A new drug could revolutionize the fight against breast cancer.
Experts are working on a new study in Boston to find out if taking baby aspirin could reduce the risk of breast cancer recurrence in women undergoing treatment.
Dr. Andrew Salner, of Hartford Hospital’s Helen and Harry Gray Cancer Center, said the study is promising.
“We've actually known for several years that taking baby aspirin may reduce the risk of certain stomach, esophageal and colon cancer,” Salner said.
Experts aren’t sure why this is the case, but they do have a few theories.
Aspirin is typically taken to reduce swelling.
“Inflammation may be one of the mediators for cancer cells to grow and spread. And if you can slow the inflammation process down you may be able to stop the cancer cells,” Salner said.
Aspirin also interferes with platelets, which are the cells in blood that help with clotting.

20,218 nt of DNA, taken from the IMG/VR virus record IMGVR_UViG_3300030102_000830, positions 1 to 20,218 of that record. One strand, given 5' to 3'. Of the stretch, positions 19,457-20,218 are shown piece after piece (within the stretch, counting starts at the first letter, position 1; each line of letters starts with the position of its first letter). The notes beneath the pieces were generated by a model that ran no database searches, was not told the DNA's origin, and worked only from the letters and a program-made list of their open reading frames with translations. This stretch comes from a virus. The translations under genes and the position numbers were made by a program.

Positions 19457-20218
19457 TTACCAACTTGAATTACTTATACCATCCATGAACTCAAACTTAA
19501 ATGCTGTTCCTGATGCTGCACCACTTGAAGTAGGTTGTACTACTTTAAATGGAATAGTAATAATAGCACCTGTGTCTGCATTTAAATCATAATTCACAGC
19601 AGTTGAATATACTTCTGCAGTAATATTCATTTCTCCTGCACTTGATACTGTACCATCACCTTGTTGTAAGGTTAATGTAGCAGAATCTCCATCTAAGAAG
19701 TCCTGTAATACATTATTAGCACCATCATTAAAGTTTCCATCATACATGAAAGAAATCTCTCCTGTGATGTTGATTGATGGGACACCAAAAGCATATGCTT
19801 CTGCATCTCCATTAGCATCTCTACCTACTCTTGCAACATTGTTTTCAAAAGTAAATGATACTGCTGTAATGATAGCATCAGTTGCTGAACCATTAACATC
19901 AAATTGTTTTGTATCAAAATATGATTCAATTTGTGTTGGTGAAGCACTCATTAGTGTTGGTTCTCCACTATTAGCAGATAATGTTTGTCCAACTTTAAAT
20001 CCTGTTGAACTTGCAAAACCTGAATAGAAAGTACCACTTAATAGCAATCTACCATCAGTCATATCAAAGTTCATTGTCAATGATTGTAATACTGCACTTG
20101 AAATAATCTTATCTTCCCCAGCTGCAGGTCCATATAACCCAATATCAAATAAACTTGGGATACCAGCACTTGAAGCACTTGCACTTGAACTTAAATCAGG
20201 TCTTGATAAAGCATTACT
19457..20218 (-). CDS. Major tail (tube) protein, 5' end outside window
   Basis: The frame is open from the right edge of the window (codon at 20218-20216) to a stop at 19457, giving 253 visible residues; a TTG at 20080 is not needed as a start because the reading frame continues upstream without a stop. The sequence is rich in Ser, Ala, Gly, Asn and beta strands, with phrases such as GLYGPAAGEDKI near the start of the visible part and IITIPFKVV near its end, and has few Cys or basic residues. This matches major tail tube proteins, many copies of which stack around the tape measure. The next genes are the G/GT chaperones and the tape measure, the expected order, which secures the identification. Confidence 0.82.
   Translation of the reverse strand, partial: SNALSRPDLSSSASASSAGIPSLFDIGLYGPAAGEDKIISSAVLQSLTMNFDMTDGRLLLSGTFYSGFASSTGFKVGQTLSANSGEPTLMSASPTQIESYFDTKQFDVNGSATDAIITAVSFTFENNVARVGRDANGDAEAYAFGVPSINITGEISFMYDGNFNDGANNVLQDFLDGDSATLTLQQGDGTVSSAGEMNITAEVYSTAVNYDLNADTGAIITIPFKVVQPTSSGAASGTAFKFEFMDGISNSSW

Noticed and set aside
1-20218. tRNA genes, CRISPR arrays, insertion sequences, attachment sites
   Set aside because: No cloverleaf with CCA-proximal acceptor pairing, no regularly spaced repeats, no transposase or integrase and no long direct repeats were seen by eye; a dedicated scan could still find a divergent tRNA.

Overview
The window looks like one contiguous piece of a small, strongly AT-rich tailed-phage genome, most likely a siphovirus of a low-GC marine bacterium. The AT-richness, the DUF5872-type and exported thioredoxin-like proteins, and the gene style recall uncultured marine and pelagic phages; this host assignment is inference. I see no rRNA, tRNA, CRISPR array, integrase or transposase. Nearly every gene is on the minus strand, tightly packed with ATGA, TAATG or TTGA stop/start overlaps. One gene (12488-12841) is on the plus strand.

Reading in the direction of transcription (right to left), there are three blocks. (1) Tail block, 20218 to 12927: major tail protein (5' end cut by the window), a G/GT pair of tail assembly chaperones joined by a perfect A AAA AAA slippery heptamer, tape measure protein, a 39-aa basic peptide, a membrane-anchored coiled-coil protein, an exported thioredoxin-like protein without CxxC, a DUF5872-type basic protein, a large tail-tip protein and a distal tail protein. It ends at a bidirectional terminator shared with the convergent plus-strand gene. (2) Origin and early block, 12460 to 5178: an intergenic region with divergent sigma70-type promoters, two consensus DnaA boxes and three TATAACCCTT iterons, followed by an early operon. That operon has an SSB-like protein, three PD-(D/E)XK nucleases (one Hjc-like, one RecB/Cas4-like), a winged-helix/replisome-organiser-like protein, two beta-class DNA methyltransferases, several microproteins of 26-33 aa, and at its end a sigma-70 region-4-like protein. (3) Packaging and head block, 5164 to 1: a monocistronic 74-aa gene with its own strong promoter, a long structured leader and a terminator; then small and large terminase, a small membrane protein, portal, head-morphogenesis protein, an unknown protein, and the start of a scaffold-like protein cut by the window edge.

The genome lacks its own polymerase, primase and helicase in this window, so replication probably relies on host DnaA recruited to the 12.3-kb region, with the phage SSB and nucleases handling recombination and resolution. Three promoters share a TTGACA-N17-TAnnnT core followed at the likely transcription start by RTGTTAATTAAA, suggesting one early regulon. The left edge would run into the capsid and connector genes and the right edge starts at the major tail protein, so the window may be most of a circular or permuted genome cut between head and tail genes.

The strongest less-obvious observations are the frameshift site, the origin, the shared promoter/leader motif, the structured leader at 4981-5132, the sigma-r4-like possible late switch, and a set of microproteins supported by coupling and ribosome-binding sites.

Salner said cancer patients may clot more than normal, and this may help stop the cancer cells from growing.
“Other than the bleeding risk from cancer in the stomach, it's a pretty safe drug to take. And if it can lower cancer recurrence, that would be a wonderful thing,” Salner said.
If the study proves to be true, the treatment is affordable and would be available worldwide.
The study is still in the beginning stages and is expected to take another five years.
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